Taliban in Talks with Karzai Government: Report

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Agence France-Presse

Taliban in Talks with Karzai Government: Report

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WASHINGTON — The Taliban and the government of Afghan President
Hamid Karzai have begun high-level talks over a negotiated end to the
war in the country, the Washington Post said.

Citing unnamed
Afghan and Arab sources, the Post said the talks are believed, for the
first time, to involve representatives authorized by the Quetta Shura,
the Afghan Taliban group based in Pakistan, and Taliban leader Mohammad
Omar.

"They are very, very serious about finding a way out," a source close to the talks told the Post, referring to the Taliban.

Omar
and other Taliban leaders on both sides of the border have insisted for
years that no peace talks were possible before foreign fighters had
left Afghanistan.

But sources told the Post that the leadership
knows "that they are going to be sidelined," and was negotiating to
ensure their positions were protected.

"They know that more radical elements are being promoted within their rank and file," the source said.

"All
these things are making them absolutely sure that, regardless of [their
success in] the war, they are not in a winning position."

The
negotiations involve agreements to allow Taliban leaders positions in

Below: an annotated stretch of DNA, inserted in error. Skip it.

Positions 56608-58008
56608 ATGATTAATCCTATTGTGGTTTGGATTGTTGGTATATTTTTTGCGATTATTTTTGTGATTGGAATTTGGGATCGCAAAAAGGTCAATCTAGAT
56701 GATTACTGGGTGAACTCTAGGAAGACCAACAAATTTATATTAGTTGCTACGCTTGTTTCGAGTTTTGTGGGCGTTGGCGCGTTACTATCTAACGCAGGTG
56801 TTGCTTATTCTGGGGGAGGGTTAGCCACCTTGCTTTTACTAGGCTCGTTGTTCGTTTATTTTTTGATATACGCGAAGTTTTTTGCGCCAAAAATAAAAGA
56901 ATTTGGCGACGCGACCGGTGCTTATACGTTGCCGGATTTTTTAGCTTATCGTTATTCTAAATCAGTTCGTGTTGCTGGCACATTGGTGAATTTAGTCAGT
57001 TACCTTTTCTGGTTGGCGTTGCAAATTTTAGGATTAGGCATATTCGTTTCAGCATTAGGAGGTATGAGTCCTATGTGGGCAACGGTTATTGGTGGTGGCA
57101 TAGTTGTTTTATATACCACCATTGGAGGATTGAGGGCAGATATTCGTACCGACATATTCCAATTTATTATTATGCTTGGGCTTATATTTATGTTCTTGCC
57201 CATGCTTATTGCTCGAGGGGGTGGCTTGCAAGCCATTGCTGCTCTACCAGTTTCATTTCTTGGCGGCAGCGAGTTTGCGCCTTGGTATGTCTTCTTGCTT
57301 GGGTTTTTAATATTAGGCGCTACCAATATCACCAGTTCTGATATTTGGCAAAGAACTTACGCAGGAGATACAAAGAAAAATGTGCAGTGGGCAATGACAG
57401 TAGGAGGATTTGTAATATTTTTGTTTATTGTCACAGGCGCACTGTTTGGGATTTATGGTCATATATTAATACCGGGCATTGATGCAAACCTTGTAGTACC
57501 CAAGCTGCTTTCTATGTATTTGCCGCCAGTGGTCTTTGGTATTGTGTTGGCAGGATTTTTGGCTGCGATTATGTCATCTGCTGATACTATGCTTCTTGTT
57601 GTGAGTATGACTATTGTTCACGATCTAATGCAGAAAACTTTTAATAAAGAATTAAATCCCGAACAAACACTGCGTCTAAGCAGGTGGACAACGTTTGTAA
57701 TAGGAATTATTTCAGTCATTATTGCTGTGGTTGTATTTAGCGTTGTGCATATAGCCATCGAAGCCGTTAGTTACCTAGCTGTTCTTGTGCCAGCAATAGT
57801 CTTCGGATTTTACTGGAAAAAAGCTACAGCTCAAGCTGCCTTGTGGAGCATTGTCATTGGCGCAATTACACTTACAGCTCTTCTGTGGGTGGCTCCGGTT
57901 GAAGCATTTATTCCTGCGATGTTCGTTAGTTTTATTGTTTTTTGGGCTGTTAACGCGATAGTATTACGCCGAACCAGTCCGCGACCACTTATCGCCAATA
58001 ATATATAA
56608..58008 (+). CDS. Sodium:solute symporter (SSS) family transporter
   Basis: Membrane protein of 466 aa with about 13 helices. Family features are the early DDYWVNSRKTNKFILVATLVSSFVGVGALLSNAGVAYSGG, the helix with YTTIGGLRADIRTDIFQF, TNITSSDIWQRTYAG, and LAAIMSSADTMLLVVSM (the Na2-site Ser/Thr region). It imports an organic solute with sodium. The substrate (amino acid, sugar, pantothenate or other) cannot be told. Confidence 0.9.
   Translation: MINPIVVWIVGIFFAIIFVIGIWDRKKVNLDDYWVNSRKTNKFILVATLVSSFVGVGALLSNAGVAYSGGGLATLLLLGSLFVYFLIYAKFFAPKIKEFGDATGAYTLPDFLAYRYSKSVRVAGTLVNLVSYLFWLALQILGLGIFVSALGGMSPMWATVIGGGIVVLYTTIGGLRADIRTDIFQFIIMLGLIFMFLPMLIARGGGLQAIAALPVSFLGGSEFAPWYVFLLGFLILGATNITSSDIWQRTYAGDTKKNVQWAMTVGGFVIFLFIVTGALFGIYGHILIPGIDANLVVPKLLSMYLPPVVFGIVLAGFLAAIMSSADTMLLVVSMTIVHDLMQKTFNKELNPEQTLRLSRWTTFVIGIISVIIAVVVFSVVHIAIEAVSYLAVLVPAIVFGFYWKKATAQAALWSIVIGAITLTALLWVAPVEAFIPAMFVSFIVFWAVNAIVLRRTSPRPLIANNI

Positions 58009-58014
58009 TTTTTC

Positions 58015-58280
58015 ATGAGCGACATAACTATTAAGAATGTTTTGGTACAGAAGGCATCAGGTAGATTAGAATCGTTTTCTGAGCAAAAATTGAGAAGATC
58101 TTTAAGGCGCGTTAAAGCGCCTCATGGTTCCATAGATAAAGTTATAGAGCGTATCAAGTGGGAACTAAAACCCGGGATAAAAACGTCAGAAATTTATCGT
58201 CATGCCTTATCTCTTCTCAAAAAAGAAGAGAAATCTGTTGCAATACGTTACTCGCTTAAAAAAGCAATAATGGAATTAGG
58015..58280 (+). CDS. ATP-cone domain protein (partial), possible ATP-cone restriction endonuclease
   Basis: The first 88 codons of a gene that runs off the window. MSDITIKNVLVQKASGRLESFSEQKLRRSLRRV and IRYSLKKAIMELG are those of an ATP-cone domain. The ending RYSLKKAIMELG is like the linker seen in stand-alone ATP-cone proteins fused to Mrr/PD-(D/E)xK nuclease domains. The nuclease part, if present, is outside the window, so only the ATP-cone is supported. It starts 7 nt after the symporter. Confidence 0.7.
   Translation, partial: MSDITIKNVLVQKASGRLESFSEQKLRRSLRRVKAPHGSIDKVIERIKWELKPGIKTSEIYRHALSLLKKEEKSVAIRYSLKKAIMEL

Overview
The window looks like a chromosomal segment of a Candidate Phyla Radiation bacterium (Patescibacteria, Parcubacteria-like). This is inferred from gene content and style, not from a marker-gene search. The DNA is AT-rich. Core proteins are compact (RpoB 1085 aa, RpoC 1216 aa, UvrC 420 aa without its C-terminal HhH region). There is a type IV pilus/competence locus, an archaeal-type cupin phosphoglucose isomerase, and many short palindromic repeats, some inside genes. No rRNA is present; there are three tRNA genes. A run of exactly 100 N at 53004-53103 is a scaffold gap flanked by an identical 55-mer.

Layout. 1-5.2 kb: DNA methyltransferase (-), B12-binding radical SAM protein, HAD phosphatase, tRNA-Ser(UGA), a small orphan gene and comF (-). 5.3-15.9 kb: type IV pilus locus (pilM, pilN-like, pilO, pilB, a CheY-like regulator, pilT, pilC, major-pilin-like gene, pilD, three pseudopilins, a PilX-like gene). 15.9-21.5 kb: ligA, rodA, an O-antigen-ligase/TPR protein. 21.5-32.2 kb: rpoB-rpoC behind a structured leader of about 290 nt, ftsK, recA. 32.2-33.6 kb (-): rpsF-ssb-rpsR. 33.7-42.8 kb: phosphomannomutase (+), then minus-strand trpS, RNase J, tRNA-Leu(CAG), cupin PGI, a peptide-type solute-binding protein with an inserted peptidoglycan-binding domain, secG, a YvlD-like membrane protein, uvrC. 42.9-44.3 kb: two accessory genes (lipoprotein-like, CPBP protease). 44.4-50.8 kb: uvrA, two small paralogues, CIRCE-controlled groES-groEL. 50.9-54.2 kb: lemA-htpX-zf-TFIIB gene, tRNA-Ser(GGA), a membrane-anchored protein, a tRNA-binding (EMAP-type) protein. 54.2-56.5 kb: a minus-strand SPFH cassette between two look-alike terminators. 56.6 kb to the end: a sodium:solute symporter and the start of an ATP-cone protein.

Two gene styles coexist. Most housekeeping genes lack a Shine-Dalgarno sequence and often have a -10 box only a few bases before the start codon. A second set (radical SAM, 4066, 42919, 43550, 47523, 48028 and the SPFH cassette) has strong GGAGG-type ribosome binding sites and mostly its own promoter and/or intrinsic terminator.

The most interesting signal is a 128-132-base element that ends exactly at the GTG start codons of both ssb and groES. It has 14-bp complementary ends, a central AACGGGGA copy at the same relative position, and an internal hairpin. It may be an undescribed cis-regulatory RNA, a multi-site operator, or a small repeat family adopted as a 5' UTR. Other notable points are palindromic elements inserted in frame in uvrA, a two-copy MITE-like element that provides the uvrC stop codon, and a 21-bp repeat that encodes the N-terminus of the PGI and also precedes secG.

the Afghan government and the withdrawal of US and NATO forces, the
newspaper said.

But the talks are believed to exclude
representatives of the Haqqani group, which the Post said was the target
of recently escalated US drone attacks.

US General David
Petraeus, the commander of NATO troops in Afghanistan, said last week
that the Taliban was approaching the Afghan government and foreign
forces with "overtures" about quitting the fight.

"There have
already been 20 or so overtures from small groups around the country,"
he told AFP, referring to a program aimed at reintegrating mid-level
Taliban commanders and grassroots fighters back into Afghan society.

A
Taliban spokesman dismissed Petraeus's comments as "completely
baseless," however, saying the insurgents would not "negotiate with
foreign invaders or their puppet government."

Petraeus also said
NATO supported efforts by Karzai to open peace talks with the Taliban
leadership, and in some cases had helped the process along.

"President
Karzai has established very clear red lines for it, and in this case we
support what it is the Afghan government is doing, and in some
occasions facilitated as well," Petraeus said in the interview with AFP.

But
European officials told the Post that US representatives had been
lukewarm to the idea of negotiations until this summer, fearing the US
domestic repercussions of talking to the Taliban.

That changed
this summer, European sources said, when escalated combat in Afghanistan
produced disappointing results and US public opposition to the war
ramped up.

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